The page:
The Qur'an: A User's Guide

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The Qur'an: A User's Guide

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1Rosinbow
Aug 7, 2009, 10:26pm

Hello Everyone:
I'm getting ready to read _The Qur'an: A User's Guide_ by Farid Esack. Not sure how to place a direct link to this text in the body of the posting, but the ISBN is
978-1-85168-354-3

Anyway--if anyone would be interested in reading this book and discussing it or sharing impressions and questions, I'd be interested in doing this--either here , if that is acceptable, or via email or library thing inter-message.

I'm new to Library Thing and am trying to catalog my humanities library here. Interests humanities readings, some social sciences, and literary fiction.

Thanks, Sher

2John5918
Aug 8, 2009, 2:59am

Rosinbow, I'm not a member of this group and I'm afraid I don't have a copy of the book, but I have met Farid Esack on a number of occasions and had some interesting discussions with him. On that basis I would expect a book by him to be well worth reading.

3Essa
Edited: Aug 8, 2009, 1:32pm

I've read other writings -- articles and such -- by Farid Esack, and found them quite interesting, but I've not yet read that particular book. I'd definitely consider doing so, though, if there is a "group read" about it, and I see online that one of my local bookstores is selling a used paperback copy for a very low price.

There's also an LT group called ISLAM, where you might try posting this to see if there is further interest in the book.

johnthefireman, as you have personal experience with Esack, I'd love to hear your insights, as well.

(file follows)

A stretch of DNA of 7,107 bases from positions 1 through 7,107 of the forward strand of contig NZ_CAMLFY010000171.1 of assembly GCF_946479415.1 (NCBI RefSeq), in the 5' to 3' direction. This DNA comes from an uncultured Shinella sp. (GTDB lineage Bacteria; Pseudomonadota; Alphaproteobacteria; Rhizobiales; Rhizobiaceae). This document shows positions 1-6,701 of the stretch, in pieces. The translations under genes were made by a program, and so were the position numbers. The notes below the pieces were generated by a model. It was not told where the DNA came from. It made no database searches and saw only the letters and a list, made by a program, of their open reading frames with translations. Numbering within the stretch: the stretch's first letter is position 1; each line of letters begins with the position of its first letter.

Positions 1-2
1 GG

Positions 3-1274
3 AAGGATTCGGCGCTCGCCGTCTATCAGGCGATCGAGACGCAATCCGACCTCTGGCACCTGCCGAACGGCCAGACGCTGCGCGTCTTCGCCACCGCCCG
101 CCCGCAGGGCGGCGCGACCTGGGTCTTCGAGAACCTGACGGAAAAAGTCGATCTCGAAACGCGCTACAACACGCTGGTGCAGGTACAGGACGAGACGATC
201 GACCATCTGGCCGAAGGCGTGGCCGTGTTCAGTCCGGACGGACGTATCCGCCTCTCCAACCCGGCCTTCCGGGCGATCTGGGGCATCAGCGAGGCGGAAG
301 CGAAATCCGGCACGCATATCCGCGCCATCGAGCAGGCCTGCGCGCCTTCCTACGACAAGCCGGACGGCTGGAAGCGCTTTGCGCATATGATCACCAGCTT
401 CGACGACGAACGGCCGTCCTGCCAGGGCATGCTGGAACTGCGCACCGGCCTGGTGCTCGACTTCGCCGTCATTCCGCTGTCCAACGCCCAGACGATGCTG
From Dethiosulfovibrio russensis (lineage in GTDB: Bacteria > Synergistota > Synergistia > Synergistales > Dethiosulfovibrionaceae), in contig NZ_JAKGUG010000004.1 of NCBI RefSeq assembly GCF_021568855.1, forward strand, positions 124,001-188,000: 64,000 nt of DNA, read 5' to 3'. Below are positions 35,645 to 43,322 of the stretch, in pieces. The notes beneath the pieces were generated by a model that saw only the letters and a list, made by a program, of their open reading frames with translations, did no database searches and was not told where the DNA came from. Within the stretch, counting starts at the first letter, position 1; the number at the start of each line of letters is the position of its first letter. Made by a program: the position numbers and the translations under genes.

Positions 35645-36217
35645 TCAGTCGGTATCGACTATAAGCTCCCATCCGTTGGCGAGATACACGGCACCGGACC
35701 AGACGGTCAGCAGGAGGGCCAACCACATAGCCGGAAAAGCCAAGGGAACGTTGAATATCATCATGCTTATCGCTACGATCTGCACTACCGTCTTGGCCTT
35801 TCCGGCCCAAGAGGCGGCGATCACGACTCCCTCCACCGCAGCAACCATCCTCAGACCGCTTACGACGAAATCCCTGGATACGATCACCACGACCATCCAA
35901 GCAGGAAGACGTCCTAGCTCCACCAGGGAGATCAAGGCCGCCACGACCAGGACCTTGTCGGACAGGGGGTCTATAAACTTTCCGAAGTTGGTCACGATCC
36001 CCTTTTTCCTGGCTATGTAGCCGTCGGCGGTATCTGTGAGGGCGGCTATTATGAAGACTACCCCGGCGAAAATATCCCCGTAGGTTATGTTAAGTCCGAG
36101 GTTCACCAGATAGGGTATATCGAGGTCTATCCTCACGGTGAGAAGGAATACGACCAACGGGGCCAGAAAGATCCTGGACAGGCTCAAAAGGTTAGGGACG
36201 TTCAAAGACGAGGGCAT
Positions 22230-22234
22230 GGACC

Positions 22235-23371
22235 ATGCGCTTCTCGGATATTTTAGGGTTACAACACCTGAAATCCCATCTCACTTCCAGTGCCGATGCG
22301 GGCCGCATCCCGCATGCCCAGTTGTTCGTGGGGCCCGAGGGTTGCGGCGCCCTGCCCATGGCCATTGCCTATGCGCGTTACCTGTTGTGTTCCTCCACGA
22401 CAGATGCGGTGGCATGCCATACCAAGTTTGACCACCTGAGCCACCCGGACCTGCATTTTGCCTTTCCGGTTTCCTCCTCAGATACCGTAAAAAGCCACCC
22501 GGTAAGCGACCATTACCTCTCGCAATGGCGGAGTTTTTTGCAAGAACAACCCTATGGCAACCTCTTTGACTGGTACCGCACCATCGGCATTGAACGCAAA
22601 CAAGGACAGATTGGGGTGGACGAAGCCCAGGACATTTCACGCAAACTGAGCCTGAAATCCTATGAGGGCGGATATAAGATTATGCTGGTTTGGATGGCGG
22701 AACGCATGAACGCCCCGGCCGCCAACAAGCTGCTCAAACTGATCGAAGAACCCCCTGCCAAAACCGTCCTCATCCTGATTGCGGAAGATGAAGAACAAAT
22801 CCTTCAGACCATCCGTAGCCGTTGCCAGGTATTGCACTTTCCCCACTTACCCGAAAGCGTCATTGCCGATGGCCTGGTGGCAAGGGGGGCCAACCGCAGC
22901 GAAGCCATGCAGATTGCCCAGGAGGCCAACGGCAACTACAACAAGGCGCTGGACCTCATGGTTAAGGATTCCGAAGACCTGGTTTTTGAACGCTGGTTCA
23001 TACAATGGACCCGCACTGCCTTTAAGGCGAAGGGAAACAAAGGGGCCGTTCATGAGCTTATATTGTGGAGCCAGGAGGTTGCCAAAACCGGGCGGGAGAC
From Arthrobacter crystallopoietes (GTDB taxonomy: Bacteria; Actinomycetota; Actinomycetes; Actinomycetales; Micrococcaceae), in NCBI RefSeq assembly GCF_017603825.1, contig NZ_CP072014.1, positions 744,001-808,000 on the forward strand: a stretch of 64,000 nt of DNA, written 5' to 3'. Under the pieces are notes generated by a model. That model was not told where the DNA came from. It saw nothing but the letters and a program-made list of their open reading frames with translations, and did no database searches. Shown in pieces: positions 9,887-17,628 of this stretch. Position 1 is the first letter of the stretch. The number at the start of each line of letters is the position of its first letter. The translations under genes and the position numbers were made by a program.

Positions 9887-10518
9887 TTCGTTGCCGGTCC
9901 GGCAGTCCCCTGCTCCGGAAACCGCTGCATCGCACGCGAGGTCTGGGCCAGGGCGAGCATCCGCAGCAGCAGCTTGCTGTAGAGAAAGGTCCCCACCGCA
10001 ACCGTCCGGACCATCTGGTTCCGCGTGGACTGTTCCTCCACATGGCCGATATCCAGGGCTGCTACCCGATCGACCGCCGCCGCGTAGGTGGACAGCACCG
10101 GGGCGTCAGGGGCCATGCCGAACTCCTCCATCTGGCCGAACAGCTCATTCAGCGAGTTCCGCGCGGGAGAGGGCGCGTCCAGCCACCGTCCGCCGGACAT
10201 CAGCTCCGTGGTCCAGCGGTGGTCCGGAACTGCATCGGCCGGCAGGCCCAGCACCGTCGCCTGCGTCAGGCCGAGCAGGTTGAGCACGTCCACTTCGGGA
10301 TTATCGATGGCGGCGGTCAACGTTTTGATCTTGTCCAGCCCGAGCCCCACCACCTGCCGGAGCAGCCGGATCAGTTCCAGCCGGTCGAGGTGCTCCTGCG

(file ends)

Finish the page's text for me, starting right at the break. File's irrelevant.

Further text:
-----

Rosinbow, you can make "touchstones" for titles and authors by the use of square brackets. For instance, if you want to touchstone the title, simply place it in single brackets, like this (using square brackets instead of parentheses):

(The Qur'an: A User's Guide)

To touchstone an author, use double square brackets:

((Farid Esack))

A work/author can only touchstone if at least one person has entered it into their LT catalog. The authors and/or titles in the touchstone will show up in a column at the right-hand side of the page.

You can also embed URLs in your text using HTML, like so (using these instead of the { } ) :

{a href="http://www.google.com"}Google{/a}

4Rosinbow
Aug 8, 2009, 8:06pm

johnthefireman
Thanks for the comments. How did you have the opportunity to meet Esack? Is he still a visiting professor at Harvard? Well--I'd love to ask a variety of questions, but will stick with what I've wrote above.

I am looking forward to reading the book. In the past I have found when you find one person to discuss with--although the discussion may not be as broad--it is more intimate and can be very rewarding. Having led discussion groups in years past and been a member of them, I'm ready to try a new route of asking if one person out there might like to discuss a given book.